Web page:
Click on the image to vote for this site.
Want to join The Top 1000 Fishing Sites, click here!
Want to view the list, click here!
Hard Water ‘Eyes
By Colin Crawford
Walleyes are without a doubt the most sought after game fish in the
Midwest in the summer. Now’s a good time too. Walleyes are
often considered to be schoolers, but under the ice they seem to disperse
into loose associations. Pinpointing them is often difficult, but
catching one is like finding a piece of the puzzle. Show me a lake with
an hourglass figure and a few good walleyes, and
I’ll show you fish. The key is in the narrows of the lake.
Perhaps it’s the current, or maybe the bottlenecking effect. Needless
to say the narrows are a walleye attractor second to none. Points
with a good extension into deep water are a close second. Bays nearby
are also worth plying. With three distinct target areas to choose from.
I like to pick a lake with a narrows, a major point extending out into
the main body and adjoining bays sandwiched in between. It doesn’t
matter what the target species is, a combination of these structural elements
is going to attract some fish during ice up.
I am not one of those ice fisherman that will sit and sit waiting for
a bite, in fact, one might say that I am really aggressive when it comes
to ice fishing. Oh, it is true that fish are sluggish in the winter
and you often need to tease them into hitting. Perch, walleye, northern
pike, bluegill, crappie, and trout are attracted to movement. They
respond to it automatically. In the warm months, trollers and casters
tend to catch more than stillfisherman. In the winter, about the
movement you can create is a vertical hop or jig, but that is better
than letting your bait hang there like so much wet laundry. Panfisherman
especially like to wiggle those tiny ice flies and teardrops tipped with
grubs or waxworms. Originally, most panfishing was done with light
lines and small bobbers. Anglers bounced the bobber up and down on
the water, then waited for the fish to bite. Many of these fisherman
could tell you that they often times they have been bit
and couldn’t of detected even the slightest nibble. Always adjust your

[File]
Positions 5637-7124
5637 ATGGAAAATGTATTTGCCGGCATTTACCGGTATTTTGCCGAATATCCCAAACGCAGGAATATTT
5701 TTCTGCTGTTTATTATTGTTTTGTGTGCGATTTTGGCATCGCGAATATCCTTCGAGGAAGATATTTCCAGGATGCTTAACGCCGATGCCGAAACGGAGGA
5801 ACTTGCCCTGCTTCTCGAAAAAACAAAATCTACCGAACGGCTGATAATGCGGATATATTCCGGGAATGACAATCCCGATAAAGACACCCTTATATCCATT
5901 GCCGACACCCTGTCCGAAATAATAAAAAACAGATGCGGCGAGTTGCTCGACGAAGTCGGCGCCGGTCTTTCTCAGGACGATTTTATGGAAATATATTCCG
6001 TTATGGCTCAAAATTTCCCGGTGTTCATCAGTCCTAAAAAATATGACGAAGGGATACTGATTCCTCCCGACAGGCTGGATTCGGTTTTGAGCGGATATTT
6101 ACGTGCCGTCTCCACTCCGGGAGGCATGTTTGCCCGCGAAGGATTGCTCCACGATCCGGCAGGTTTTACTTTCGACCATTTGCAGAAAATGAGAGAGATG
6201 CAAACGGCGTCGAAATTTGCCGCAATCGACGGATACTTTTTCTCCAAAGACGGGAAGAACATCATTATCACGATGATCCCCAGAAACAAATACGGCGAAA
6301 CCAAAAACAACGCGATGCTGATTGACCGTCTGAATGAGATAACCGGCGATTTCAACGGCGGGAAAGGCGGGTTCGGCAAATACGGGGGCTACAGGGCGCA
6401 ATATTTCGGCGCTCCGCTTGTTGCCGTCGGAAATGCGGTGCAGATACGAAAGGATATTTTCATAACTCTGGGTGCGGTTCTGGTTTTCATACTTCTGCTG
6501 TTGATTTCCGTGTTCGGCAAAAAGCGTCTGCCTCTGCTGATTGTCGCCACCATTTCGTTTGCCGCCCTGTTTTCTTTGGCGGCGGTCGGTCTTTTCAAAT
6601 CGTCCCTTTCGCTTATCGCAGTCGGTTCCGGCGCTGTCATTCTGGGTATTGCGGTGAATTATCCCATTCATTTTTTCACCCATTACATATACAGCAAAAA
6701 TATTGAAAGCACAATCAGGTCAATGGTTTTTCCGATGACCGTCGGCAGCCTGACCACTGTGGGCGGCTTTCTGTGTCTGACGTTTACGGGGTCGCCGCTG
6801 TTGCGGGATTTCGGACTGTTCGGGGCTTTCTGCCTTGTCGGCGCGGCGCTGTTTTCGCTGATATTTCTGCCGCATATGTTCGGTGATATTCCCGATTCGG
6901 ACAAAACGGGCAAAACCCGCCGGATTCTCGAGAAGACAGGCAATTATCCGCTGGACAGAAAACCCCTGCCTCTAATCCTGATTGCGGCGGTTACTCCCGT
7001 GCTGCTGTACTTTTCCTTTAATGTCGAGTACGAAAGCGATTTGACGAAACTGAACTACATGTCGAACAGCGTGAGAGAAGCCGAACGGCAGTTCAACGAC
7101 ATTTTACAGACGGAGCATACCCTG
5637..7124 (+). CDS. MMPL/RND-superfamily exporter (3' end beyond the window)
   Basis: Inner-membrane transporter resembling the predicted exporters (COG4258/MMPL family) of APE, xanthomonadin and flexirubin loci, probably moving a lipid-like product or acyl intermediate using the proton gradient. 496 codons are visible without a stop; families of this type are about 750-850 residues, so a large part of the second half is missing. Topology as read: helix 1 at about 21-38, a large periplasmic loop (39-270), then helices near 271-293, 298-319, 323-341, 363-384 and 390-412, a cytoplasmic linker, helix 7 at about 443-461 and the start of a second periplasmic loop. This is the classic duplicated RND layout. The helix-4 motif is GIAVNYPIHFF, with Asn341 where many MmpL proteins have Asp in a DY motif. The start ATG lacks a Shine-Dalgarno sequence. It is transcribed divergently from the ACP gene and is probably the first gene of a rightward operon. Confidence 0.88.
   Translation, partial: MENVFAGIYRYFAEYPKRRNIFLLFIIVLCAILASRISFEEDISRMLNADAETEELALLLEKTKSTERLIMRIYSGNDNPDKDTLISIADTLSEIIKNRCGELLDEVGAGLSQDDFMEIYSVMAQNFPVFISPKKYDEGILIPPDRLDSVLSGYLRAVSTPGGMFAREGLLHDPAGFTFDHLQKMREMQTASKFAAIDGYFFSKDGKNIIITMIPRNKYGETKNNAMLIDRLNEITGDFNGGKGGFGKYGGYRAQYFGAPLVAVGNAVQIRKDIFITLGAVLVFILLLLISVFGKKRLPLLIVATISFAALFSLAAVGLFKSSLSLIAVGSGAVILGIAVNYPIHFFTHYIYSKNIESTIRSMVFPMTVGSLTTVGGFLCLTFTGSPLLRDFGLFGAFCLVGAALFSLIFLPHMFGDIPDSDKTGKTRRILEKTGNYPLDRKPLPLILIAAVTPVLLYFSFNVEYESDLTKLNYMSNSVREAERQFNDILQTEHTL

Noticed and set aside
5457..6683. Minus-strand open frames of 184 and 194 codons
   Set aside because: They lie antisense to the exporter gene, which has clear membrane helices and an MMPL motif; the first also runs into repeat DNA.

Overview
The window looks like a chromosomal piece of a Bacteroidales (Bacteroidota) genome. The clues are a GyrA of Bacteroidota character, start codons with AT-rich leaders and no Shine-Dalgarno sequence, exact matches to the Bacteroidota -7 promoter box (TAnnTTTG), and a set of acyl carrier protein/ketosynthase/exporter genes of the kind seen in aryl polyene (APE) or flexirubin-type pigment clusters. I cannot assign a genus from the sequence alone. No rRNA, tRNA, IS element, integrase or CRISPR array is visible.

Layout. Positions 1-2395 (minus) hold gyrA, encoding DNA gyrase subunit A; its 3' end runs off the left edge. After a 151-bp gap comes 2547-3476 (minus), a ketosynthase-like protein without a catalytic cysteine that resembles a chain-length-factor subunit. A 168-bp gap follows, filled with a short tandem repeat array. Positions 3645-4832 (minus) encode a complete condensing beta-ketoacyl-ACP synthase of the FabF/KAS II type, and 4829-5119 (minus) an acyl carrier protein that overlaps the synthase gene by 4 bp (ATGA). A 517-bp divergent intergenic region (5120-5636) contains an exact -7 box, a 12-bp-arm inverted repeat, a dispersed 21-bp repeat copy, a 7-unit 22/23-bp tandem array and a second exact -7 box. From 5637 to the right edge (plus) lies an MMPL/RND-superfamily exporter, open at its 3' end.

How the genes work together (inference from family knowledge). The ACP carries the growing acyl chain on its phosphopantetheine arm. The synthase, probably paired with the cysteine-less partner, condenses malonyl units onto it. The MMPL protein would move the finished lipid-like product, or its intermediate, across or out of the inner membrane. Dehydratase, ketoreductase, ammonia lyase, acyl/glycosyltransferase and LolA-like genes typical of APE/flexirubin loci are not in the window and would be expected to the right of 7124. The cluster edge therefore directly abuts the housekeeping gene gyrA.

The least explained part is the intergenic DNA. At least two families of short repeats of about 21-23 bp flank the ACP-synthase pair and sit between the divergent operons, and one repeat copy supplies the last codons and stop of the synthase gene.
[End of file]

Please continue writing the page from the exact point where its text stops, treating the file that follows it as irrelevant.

ice fishing presentation to the fish. For instance if you have all the
right conditions for a good bite (fish showing on the sonar, stable weather,
and rumors that fish are biting) use a technique that will work on aggressive
Crappie minnows fished near the bottom provide some of the finest mid-winter
perch fishing to be found anywhere. On good days, fish from 11 to
13 inches can be caught two at a time, as fast as the angler can get rebaited
and back to the bottom. The typical "perch rig" two #6 snelled hooks attached
to the line 8 and 16 inches above a 1/2 ounce bell sinker, works well.
Some anglers use
tiny spinner blades and beads on their hooks to serve as additional
attractors. Hooking a crappie minnow either through the lips or behind
the dorsal fin works equally as well. The perch aren't fussy sometimes
striking bare hooks. Light spinning tackle and #4 test
Cold Weather line completes the tackle required to catch these delicious
Your lure selection might also have to change. Right now on many
glow/blue Fire-Eye minnows are hot. If that color isn't productive
on to other colors. The style and shape of the
Fire-Eye minnow allows it to flutter as it falls. This will simulate
a wounded minnow and turn
those inactive fish into active ones. Another type of lure that suspends
the rate of fall is the
Airplane jig and the Jigging .
These types of jigs have a swimming action and they dart as they fall.
This will give the fish an impression that minnows are darting and swimming
towards them and escaping from them and it will trigger a response from
those finicky walleyes. Remember to be conscience of the size of your bait.
The old adage that the "larger the bait, the larger the fish," will hold
true, but if the fish turn off, try a smaller size and you might be surprised.
Of course at this time of year it is hard to troll to find active fish,
but in a sense you can apply the methods that you use in the summertime.
Drill holes from the shallowest portion of the structure you are fishing
and then continue to drill holes at various depths as
the structure drops off into deeper water. Then instead of "trolling"
along the structure you can use tip-ups to cover from the deepest to the
shallowest point. Tip-ups enable you to cover more water than you
could with a minnow and float. A flag can be seen from several hundred
feet away. Most states allow you to use two lines and if you have
a number of fishing buddies with you, you can cover the structure at various
depths and in effect troll the edge of the structure. Want more information
on fishing in the Phelps, Wisconsin area. Stop
by Guide’s Choice Pro Shop in Eagle River, WI 54521, and we will lend
ear and a helping hand.
Walleyes Inc. website is maintained
Tyler Fishing the In-Fisherman Professional Walleye Circuit, Masters
Walleye Circuit and the Team Walleye Circuit. All rights reserved.Copyright
Please visit these site sponsors
R-A.M Mounting Systems,
Mercury Marine, Bedford
Sales and Hamby's Beaching Bumpers,
Marine products, Panther